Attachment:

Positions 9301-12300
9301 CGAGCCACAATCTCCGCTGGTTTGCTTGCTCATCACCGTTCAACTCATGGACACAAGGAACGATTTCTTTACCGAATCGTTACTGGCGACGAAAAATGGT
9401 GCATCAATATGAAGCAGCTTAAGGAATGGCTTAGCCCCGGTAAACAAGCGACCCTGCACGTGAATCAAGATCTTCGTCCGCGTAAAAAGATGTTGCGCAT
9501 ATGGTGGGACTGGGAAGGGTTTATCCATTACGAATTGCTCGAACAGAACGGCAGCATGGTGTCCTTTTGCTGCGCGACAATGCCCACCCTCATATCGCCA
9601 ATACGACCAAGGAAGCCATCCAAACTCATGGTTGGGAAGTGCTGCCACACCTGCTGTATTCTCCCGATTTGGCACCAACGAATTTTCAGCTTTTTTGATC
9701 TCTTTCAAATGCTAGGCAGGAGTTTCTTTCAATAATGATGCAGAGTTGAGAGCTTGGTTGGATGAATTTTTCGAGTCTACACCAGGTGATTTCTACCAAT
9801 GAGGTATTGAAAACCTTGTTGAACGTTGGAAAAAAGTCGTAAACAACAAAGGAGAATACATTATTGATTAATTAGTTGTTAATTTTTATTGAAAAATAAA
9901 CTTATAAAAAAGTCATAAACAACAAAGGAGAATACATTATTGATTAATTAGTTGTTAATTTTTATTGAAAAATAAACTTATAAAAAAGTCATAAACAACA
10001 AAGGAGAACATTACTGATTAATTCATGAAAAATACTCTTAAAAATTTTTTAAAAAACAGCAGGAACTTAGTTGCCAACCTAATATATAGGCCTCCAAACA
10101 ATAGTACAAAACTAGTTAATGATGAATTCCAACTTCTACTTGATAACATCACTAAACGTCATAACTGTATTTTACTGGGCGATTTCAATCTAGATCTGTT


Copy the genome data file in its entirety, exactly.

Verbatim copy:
Positions 9301-12300
9301 CGAGCCACAATCTCCGCTGGTTTGCTTGCTCATCACCGTTCAACTCATGGACACAAGGAACGATTTCTTTACCGAATCGTTACTGGCGACGAAAAATGGT
9401 GCATCAATATGAAGCAGCTTAAGGAATGGCTTAGCCCCGGTAAACAAGCGACCCTGCACGTGAATCAAGATCTTCGTCCGCGTAAAAAGATGTTGCGCAT
9501 ATGGTGGGACTGGGAAGGGTTTATCCATTACGAATTGCTCGAACAGAACGGCAGCATGGTGTCCTTTTGCTGCGCGACAATGCCCACCCTCATATCGCCA
9601 ATACGACCAAGGAAGCCATCCAAACTCATGGTTGGGAAGTGCTGCCACACCTGCTGTATTCTCCCGATTTGGCACCAACGAATTTTCAGCTTTTTTGATC
9701 TCTTTCAAATGCTAGGCAGGAGTTTCTTTCAATAATGATGCAGAGTTGAGAGCTTGGTTGGATGAATTTTTCGAGTCTACACCAGGTGATTTCTACCAAT
9801 GAGGTATTGAAAACCTTGTTGAACGTTGGAAAAAAGTCGTAAACAACAAAGGAGAATACATTATTGATTAATTAGTTGTTAATTTTTATTGAAAAATAAA
9901 CTTATAAAAAAGTCATAAACAACAAAGGAGAATACATTATTGATTAATTAGTTGTTAATTTTTATTGAAAAATAAACTTATAAAAAAGTCATAAACAACA
10001 AAGGAGAACATTACTGATTAATTCATGAAAAATACTCTTAAAAATTTTTTAAAAAACAGCAGGAACTTAGTTGCCAACCTAATATATAGGCCTCCAAACA
10101 ATAGTACAAAACTAGTTAATGATGAATTCCAACTTCTACTTGATAACATCACTAAACGTCATAACTGTATTTTACTGGGCGATTTCAATCTAGATCTGTT